Wednesday, April 20, 2016

ARC Review: Tharros by C. Kennedy

ThárrosBlurb:

Θάρρος. Thárros. Greek. Meaning courageCourage. n. /ˈkərij/
1. The ability to do something that frightens one.
2. Strength in the face of fear, pain, or grief.

High school senior Michael Sattler leads a charmed life. Almost. He has great friends, parents who love him just the way he is, and he was a champion hurdler until someone took out his knee when they kidnapped his boyfriend. Yet, Michael is determined to make the USATF tryouts in spite of his injuries.

Christy Castle is Michael’s entire world. Healing from years of abuse, his abduction by a predator has left him hiding a new secret as he tries to start his life again. Together, Michael and Christy work to recover from their wounds in time to make prom and graduate high school. To complicate matters, Christy is astonished to learn a fellow victim from his native Greece has survived. Christy will stop at nothing to bring him to the US to keep him safe.
But the prosecution of Christy’s kidnapper looms large in their futures and the struggle to return to normal only worsens. Christy's past continues to haunt them and, when the prosecution turns ugly and Christy’s new life is torn apart, only their unrelenting courage and determination can save them from the nightmare that threatens to destroy their future together.


My rating:




With this second book in the trilogy, C. Kennedy delivers yet again a stunning YA novel of loss and pain, of perseverance and overcoming obstacles, and of love, so much love.

Tharros means Courage. And it will take all the courage Christy and Michael have to move forward.

We meet Christy and Michael again as they are recuperating in the hospital after Christy was kidnapped by the evil Yosef Sanna to be used again as his personal sex slave, but rescued by Michael who suffered injuries of his own during the daring attempt to save his boyfriend from the clutches of evil.

It's not an easy book to read. The author presents an unflinching look at the abuse Christy suffered for many years, abuse that haunts him, stifles him, and makes him fearful of the world around him.

But Christy is also strong and learning to speak for himself, to speak his mind. There's often a bit of wonder in Christy, at Michael mostly, that he is so steadfastly by Christy side, even he pushes, sometimes a bit too hard, not only himself but those around him to provide the best way he can for the boy he loves.

Michael's best friend is also in the hospital after receiving a bat to the head at the hands of Yosef, still in love with Sophia who is initially thought to be Christy's cousin, but the truth about her parentage comes out in this book.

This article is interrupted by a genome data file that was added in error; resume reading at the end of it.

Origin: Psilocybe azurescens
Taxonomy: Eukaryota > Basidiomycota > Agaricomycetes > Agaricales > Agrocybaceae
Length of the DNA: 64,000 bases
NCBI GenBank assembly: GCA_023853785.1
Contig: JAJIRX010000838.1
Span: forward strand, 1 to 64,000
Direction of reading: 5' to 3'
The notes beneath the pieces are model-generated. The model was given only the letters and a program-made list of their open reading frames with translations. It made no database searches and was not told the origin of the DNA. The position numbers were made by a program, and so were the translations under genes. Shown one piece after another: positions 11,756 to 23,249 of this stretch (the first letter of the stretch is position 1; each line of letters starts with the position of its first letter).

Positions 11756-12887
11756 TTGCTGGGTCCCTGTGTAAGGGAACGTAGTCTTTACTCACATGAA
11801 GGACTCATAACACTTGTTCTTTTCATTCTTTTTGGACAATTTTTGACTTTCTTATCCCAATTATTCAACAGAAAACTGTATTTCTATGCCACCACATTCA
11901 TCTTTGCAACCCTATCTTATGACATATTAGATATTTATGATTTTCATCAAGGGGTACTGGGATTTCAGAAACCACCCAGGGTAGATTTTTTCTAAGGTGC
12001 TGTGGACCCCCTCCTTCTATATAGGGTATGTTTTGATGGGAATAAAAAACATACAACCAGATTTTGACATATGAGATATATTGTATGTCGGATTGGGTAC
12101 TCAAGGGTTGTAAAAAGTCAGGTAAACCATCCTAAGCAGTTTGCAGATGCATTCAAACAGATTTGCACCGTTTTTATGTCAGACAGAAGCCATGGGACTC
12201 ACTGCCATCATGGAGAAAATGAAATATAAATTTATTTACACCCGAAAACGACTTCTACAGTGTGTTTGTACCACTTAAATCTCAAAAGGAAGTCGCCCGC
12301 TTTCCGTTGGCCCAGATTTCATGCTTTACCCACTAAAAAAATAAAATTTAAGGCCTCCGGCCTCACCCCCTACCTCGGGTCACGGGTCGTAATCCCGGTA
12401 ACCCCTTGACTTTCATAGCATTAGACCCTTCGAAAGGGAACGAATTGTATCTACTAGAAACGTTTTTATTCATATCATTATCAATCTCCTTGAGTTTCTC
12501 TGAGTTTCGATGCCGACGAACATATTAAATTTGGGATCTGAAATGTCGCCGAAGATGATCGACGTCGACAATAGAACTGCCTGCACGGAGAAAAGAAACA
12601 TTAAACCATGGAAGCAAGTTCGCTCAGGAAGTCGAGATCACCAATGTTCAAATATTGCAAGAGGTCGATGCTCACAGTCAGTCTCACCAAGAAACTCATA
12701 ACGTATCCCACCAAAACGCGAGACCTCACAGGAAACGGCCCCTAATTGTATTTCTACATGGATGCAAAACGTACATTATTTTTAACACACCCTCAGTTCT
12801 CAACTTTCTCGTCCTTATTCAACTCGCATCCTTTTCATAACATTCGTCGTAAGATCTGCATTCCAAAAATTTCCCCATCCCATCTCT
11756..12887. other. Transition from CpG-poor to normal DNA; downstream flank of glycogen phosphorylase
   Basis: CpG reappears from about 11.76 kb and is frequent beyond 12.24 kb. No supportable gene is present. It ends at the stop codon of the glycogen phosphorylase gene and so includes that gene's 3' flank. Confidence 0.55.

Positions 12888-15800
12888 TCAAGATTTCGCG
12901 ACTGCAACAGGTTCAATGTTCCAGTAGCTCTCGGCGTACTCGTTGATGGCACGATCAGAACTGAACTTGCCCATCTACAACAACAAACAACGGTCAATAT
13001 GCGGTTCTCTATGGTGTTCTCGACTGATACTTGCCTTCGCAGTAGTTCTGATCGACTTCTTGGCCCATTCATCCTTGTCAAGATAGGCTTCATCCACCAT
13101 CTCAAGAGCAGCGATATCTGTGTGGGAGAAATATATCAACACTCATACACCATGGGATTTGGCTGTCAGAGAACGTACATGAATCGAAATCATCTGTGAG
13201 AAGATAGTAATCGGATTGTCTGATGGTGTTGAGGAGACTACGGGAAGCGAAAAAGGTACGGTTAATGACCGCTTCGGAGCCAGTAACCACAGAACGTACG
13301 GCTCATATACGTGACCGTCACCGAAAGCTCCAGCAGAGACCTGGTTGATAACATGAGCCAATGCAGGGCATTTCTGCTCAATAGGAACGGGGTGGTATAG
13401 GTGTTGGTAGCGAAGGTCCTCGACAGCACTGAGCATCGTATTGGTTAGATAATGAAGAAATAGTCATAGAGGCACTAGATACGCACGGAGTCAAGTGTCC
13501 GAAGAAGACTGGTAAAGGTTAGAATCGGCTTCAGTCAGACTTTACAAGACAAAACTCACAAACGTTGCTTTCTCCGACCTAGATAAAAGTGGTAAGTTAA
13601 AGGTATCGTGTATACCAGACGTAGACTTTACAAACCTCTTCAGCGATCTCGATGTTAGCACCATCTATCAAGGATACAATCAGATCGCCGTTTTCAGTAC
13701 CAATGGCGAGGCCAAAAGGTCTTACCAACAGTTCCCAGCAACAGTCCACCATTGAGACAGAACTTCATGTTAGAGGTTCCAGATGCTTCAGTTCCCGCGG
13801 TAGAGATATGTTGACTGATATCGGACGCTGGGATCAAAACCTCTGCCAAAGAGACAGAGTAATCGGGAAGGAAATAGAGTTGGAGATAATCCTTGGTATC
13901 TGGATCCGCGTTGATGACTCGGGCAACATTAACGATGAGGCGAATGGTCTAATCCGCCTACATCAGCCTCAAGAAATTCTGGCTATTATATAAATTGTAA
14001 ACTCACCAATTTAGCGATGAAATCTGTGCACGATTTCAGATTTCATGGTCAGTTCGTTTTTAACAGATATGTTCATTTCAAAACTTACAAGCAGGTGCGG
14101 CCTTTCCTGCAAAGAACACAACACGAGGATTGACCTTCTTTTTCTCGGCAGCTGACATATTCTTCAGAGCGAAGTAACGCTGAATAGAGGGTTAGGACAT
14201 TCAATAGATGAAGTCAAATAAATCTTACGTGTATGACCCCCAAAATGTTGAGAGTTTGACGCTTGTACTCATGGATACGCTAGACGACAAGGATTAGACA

There are ups and downs, days Christy is feeling better and looking forward to prom, his concern being whether he'll be allowed to wear a gown, and there are days when he feels as if he has to retreat back into himself, cowered by the far reaches of the evil people who hurt him, by the memories of the terrors he endured. And there are moments when Christy's reactions surprised me, especially when he finds out that a young boy named Thimi, only 12 or so, has possibly survived the yacht of terror and has been found hiding in a large house in Greece that used to belong to Christy's father. Christy's determination to bring Thimi to the US to give him the care he surely needs, his rallying to the cause, his sheer force of will all were a sight to behold.

Christy also learns to deal with anger, something he's finally expressing, even if the object of his anger isn't always the right one. The fact that feels he can express anger though is a huge step for him, something I cheered for.


But years of abuse have taken a definite toll, and there are moments when Christy retreats back into his mind, running away from grief, and fear, and pain.

And Michael, steadfast, loving Michael, who most days is merely skating by, is there to bring him back, slowly, carefully, lovingly, rescuing Christy time and again from the depth of his own mind.

While this is a work of fiction, and while I cannot fathom that something so evil as depicted in this book is truly possible, I have to concede that there are things beyond my ken, beyond what I imagine feasible, and that the torture, abuse, and child slavery described within is perhaps happening somewhere in this world as I read this book, as you read this review. People who perpetrate this evil are soulless monsters, sociopaths and narcissists who care for nothing but themselves, nightmarish creatures that don't give a hoot about the young men and women they hurt, burn, disfigure, for their own cruel pleasure.

And just as the readers feels the bile rising in his or her throat at the horrific nature of the abuse Christy suffered, the author gently calms the waters with positive images, with gentle touches, with childlike wonder, with family, and with love.

So much love.

At the end of Tharros, much like the author did at the end of Omorphi, there is a list of organizations with websites and phone numbers to contact if you suspect anyone being held against their will, sexually or in other ways abused. And if you're a victim of such abuse, there are organizations available to help you too. Above all, if you have been a victim, remember that nothing that happened to you was your fault. It is the fault of the evil people who perpetrated the abuse, who did things to you against your will.

I've seen Christy grow from the years of abuse, and while his path wasn't easy, and while there were many obstacles in his way, he persevered. He kept moving forward.

I pray you keep moving in that direction too.



** I received a free copy of this book from its publisher. A positive review was not promised in return. **



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1 comment:

  1. Thank you for the incredible, wonderful review, Sandra!

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